Every year a few hungry girlfriends and I rent a house for a week in Europe. Main destination criteria? There’s got to be a lot of great food and wine to taste! This year, we went back to France since it’s extremely hard to have a disappointing culinary experience in this foodie paradise.
We set our sight on La Dordogne (more precisely the Périgord Noir), a sunny, hilly section of southwestern France that’s filled with fantastic food and wine, more than 1,500 castles, and some of the continent’s most picturesque villages. For anyone even only remotely interested in food, the place not to miss is the charming old town of Sarlat-la-Canéda. Its Saturday market is the most famous in the region and since this is the Dordogne (aka “land of the duck”), you can be sure to find plenty of duck, goose, foie gras as well as other local specialties such as truffles, walnuts, cherries, cheese and anything else you’d expect to find in a French market.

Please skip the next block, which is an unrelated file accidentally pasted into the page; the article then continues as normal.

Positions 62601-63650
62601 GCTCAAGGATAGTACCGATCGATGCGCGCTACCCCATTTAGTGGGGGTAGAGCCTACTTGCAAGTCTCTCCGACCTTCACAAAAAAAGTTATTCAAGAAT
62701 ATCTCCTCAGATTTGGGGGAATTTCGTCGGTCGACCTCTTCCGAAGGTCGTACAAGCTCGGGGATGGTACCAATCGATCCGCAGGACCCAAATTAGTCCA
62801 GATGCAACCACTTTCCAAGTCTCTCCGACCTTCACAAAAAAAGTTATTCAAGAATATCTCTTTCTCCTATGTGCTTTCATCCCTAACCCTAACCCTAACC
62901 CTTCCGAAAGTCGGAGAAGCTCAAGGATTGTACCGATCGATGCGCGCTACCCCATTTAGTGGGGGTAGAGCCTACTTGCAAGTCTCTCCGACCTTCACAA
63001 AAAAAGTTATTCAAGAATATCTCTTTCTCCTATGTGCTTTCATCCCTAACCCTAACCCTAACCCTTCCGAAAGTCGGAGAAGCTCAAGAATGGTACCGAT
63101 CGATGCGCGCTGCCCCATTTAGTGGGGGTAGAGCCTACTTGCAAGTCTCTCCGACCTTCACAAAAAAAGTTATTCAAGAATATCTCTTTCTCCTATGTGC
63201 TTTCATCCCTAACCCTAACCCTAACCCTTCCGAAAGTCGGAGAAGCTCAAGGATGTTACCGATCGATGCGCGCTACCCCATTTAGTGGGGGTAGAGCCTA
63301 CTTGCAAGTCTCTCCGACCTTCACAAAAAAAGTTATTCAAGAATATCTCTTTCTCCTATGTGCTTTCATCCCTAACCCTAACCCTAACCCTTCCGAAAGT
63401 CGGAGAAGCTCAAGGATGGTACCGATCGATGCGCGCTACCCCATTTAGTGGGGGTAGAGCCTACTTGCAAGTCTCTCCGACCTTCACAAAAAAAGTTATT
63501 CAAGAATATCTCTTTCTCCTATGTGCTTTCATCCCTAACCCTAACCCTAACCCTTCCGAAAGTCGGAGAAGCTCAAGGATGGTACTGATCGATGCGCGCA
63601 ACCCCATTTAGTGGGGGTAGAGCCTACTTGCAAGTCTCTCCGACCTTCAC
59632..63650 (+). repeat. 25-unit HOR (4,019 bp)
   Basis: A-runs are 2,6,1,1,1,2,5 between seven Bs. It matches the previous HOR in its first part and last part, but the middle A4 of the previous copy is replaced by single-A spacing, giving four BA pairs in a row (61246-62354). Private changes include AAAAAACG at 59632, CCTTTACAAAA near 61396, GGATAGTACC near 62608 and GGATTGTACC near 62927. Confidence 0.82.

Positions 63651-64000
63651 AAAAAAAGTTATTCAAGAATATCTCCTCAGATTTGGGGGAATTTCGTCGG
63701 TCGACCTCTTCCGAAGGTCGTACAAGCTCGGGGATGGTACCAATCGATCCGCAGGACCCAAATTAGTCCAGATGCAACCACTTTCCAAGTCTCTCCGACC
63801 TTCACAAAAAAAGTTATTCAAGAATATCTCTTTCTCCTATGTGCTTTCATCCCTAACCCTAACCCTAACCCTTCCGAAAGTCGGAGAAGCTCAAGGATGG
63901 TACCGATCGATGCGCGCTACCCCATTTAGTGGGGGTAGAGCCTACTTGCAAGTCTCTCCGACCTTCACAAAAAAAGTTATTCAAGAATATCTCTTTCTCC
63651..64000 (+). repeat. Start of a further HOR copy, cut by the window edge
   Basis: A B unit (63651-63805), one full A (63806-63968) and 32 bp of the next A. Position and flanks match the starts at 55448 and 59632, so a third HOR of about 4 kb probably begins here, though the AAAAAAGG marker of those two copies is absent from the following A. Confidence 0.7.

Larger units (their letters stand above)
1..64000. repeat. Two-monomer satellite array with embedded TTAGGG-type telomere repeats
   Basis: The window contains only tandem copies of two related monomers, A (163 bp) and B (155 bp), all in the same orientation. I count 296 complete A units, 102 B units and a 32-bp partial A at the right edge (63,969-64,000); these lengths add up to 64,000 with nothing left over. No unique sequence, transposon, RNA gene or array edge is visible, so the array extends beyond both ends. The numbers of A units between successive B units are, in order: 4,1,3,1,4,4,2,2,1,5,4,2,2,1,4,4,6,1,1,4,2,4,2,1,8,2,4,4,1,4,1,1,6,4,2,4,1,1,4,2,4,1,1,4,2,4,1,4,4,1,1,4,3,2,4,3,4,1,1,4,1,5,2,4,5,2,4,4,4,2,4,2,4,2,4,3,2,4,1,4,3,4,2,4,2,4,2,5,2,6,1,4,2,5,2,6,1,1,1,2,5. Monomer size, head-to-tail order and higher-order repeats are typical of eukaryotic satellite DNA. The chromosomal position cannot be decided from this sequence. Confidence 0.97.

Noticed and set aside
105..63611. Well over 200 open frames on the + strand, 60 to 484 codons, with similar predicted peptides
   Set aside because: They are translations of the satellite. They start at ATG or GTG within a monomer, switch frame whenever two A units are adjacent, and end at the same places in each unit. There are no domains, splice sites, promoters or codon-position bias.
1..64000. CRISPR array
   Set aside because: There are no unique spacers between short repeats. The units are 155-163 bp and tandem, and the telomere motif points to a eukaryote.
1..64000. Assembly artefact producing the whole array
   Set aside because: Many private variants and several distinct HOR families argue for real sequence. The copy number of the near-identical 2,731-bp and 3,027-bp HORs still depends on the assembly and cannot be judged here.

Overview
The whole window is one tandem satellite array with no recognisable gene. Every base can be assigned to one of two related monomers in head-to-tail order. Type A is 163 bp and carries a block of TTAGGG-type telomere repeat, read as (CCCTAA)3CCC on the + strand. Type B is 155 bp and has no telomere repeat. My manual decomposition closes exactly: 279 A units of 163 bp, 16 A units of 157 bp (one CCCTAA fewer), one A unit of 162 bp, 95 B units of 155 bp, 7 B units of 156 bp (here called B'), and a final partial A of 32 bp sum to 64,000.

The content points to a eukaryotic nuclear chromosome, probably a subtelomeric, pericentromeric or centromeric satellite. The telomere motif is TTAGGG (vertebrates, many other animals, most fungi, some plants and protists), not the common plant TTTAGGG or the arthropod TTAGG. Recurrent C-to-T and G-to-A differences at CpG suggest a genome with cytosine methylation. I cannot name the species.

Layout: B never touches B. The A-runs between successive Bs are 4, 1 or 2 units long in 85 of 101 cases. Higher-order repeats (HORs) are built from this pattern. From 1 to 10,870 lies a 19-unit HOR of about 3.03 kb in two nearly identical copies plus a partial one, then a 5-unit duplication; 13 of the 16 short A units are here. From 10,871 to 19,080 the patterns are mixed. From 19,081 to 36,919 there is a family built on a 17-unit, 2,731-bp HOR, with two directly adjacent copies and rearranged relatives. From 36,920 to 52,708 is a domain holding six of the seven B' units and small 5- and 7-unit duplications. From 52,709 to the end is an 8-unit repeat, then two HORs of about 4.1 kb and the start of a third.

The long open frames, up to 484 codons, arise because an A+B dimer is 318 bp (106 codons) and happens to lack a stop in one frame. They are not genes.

Sarlat’s market is a bustling and colorful scene, spreading from the square shown above (Place de la Liberté) into lots of tiny streets and lanes. We spent hours wandering around and shopping for our food supply of the next few days, making sure we’d get to try all the region’s specialties!
One evening I made a Canard aux Griottes with fresh duck legs from the market and alcohol soaked griottes (a type of sour cherries), delicious, especially served with French green beans and my friend’s gratin dauphinois!
One of the best way to explore the cliffside villages and castles of the Dordogne is to rent a canoe and glide along its namesake river. We got dropped in Vinac and paddled the 17km that seperated us from Beynac, admiring the most stunning strech of the river and taking in the sights of La Roque Gageac (above), the Château de Marqueyssac, the Château de Castelnaud, and countless others.
A peacock we met while visiting the Jardins de Marqueyssac.
Provence has its lavender fields…and Dordogne its sunflowers!